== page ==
), which tested these subjects for their ability to provide information in response to either the names or the pictures of objects. When asked to give verbal definitions to the spoken names of the objects, Alzheimer's patients had more difficulty with objects whose pictures they also could not name. Furthermore, for the objects that they could not name by sight, their semantic difficulty was greater for structural (i.e. perceptual) properties than for other types of information, such as the function of the object (Hodges et al.
). In a clearer contrast, in patients with semantic dementia the ability to provide core definitions for pictures of objects paralleled their ability to provide similar definitions for names of objects (Lambon Ralph et al.
While these data have been used to support an amodal concept of semantic knowledge (Patterson et al.
), it is not clear whether the intuitive assumption that semantic knowledge correlates across different modalities holds in healthy subjects. In a small group of 10 control subjects, the ability to provide correct semantic information did not differ between objects they could or could not name by sight, although there may have been a difference in the ability to provide core definitions (Hodges et al.
). However, the number of items not named by sight was too small to permit definitive conclusions.
This review thus suggests that, while there are grounds to believe that semantic knowledge may be correlated across different modalities, further study is required to establish the relationship between visual and verbal semantic knowledge before we can confidently use this strategy to index visual object recognition in prosopagnosia. We decided to examine knowledge about a specific object category for which the normal population shows a wide range of knowledge due to expertise effects: cars. This object category has been frequently used in studies of perceptual expertise in healthy humans (Gauthier et al.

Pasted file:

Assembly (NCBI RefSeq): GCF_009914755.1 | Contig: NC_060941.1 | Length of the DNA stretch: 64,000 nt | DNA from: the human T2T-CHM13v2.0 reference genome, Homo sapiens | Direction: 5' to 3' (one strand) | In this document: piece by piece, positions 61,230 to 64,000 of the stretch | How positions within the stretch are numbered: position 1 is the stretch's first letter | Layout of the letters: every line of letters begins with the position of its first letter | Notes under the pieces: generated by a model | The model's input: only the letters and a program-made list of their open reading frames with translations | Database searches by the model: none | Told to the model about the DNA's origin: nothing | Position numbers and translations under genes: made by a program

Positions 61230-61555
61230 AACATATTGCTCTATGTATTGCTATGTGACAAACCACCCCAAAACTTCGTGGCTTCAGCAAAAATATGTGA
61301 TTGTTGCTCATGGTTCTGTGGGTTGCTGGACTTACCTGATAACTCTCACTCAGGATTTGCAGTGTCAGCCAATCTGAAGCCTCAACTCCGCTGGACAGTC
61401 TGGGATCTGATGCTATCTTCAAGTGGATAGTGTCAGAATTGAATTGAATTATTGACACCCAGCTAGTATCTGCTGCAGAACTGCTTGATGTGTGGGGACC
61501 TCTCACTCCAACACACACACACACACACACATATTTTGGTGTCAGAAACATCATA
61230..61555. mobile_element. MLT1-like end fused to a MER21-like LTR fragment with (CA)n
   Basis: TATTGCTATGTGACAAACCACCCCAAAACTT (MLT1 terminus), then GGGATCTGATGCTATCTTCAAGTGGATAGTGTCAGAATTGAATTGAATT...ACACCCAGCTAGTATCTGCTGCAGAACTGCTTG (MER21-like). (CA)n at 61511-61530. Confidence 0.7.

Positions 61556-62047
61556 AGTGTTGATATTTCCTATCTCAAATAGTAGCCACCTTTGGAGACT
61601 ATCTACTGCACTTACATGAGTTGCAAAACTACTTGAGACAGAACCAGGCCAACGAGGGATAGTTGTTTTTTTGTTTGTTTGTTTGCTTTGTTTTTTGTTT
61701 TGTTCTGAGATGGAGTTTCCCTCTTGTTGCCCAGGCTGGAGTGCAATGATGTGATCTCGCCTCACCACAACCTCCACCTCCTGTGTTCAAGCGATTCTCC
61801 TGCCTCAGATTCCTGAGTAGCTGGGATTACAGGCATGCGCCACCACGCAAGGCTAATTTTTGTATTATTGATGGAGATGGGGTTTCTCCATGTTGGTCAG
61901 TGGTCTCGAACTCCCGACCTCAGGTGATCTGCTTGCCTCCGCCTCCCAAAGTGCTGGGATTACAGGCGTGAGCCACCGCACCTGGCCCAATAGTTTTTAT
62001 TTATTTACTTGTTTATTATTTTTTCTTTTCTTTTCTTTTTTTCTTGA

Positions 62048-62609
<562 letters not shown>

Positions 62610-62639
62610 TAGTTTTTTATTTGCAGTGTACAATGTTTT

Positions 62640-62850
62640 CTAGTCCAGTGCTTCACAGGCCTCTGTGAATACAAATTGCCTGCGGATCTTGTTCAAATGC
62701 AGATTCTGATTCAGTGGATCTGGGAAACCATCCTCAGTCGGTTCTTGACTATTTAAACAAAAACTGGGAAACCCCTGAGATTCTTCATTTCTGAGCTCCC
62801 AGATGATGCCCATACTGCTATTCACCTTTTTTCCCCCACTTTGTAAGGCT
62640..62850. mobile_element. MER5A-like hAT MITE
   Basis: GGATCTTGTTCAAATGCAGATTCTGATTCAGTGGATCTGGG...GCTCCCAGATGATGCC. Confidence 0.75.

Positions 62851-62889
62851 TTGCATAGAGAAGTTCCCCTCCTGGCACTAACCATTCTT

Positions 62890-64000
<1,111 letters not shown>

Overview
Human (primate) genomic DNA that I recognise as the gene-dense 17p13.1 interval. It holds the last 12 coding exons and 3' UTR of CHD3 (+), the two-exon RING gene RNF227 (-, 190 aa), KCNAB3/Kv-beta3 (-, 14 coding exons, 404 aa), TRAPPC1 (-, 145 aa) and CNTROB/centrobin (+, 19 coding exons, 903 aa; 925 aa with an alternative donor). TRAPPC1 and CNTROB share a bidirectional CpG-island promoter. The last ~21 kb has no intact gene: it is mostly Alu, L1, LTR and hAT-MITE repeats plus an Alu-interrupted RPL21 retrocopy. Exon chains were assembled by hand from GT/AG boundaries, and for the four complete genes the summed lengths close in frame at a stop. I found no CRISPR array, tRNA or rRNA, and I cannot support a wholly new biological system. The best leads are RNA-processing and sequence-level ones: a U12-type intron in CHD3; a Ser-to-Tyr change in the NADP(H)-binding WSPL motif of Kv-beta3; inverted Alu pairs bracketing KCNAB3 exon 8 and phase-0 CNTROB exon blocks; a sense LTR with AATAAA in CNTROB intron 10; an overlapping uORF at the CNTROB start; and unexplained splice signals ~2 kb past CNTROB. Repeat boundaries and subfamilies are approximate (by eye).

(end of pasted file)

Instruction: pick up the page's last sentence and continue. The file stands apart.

; Rossion et al.
; Tanaka and Corneille, 2007
) and prosopagnosic subjects (Gomori and Hawryluk, 1984
; Damasio et al.
; Sergent and Signoret, 1992
; Henke et al.
; Rossion et al.
; Duchaine and Nakayama, 2005
). While almost all humans in our culture have daily experience with cars, car knowledge is highly variable, reflecting factors such as occupation and interest.
Our first goal was to establish, in healthy subjects, whether car knowledge accessed through the verbal domain (names of car models) is related to car knowledge accessed through the visual domain (pictures of car models). If so, this relationship could be used to create a test that adjusts visual car recognition scores for each individual's level of expertise, as gauged by performance on a test of verbal semantic car knowledge. Our second goal was to use this test to determine, in a group of prosopagnosic subjects, if the relationship between visual recognition and verbal semantic knowledge differed from that of healthy subjects.